April 23, 2014

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NYT on Oberholzer/Strumpf Filesharing Study

Today’s New York Times has a great story by John Schwartz on last week’s filesharing study and the reaction to it. There’s a nice summary of the study itself, and some discussion and criticism of it.

The criticism seems to fall into two categories. One category is the appropriate scholarly caution toward a new result that hasn’t been peer-reviewed yet. Although economists who have seen the study say its methodology looks reasonable, there may be other unknown factors yet to be discovered that will cast doubt on the study. The other category of criticism comes from people who don’t criticize the study’s methdology but just point to other types of studies that give different results.

The article notes that these other studies haven’t been peer-reviewed either, and that some of their sponsors have agendas. Anybody who has been around for a while knows to be very skeptical of certain kinds of studies done by certain kinds of consulting firms.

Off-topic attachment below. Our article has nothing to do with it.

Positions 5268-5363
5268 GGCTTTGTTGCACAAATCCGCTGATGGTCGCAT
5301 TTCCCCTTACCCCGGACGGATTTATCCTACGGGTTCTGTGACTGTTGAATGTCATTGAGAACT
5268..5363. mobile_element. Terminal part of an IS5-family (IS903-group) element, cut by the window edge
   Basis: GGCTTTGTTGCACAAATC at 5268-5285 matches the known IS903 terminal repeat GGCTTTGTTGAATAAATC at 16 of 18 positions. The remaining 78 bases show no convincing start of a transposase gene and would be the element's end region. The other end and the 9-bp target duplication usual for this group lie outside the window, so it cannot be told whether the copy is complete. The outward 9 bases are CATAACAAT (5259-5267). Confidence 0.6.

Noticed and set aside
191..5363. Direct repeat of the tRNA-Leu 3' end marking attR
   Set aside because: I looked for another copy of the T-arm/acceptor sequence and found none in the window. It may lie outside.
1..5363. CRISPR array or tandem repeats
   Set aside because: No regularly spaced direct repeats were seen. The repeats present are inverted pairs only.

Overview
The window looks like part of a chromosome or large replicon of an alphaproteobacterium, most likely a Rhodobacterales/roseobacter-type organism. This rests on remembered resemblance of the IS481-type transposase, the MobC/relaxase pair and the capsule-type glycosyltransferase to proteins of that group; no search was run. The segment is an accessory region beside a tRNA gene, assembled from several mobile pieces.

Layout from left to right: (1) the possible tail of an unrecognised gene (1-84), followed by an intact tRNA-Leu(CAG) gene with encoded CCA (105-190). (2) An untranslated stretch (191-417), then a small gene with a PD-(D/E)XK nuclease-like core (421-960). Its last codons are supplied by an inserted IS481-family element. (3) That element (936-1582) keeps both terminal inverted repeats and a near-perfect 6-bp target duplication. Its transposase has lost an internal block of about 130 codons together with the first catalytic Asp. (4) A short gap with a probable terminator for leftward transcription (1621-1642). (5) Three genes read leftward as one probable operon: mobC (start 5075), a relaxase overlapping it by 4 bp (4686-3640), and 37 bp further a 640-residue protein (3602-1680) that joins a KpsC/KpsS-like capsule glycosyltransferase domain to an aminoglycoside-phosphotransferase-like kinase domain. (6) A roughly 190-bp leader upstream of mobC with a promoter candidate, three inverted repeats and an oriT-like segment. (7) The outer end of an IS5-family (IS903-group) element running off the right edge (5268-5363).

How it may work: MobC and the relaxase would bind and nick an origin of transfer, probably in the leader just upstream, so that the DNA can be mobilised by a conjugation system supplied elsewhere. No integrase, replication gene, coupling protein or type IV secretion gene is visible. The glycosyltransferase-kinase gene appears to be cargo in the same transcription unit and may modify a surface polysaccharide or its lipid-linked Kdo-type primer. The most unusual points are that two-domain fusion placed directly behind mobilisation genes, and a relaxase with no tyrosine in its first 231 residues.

Comments

  1. Copyfight says:

    NYT on UNC/Harvard P2P Study

    John Schwartz at the NYTimes has an interesting article this morning on the recent UNC/Harvard Study claiming P2P has almost null effect on CD sales. In particular, I thought the critique of the RIAA’s “illegal activities” survey method was particularl…

  2. Steve @ PM-Style.com says:

    I agree with you, peer review for other plausible explanations is very important, regardless of the sponsor or agenda. Although I’m a proponent of the position which this study highlights, I find the study’s causal theory exceedingly weak. Before I read Schwartz’s article, I thought the authors of the study had set out to explain something, found their explanation lacking, and then put a different spin on the results to save their effort. Schwartz’s article reinforces that notion.

    Even if the authors did stumble upon a result, it isn’t bad science. Such research is frequently useful for helping subsequent research offer a better explanation. I just find its usefulness limited for generalization.

    So, I guess my question is: shouldn’t we be equally skeptical of the people who claim expansive generalizations about the utility of the study? Lacking reasonable peer review to search for confounding factors, aren’t they as equally biased as the industry proponents?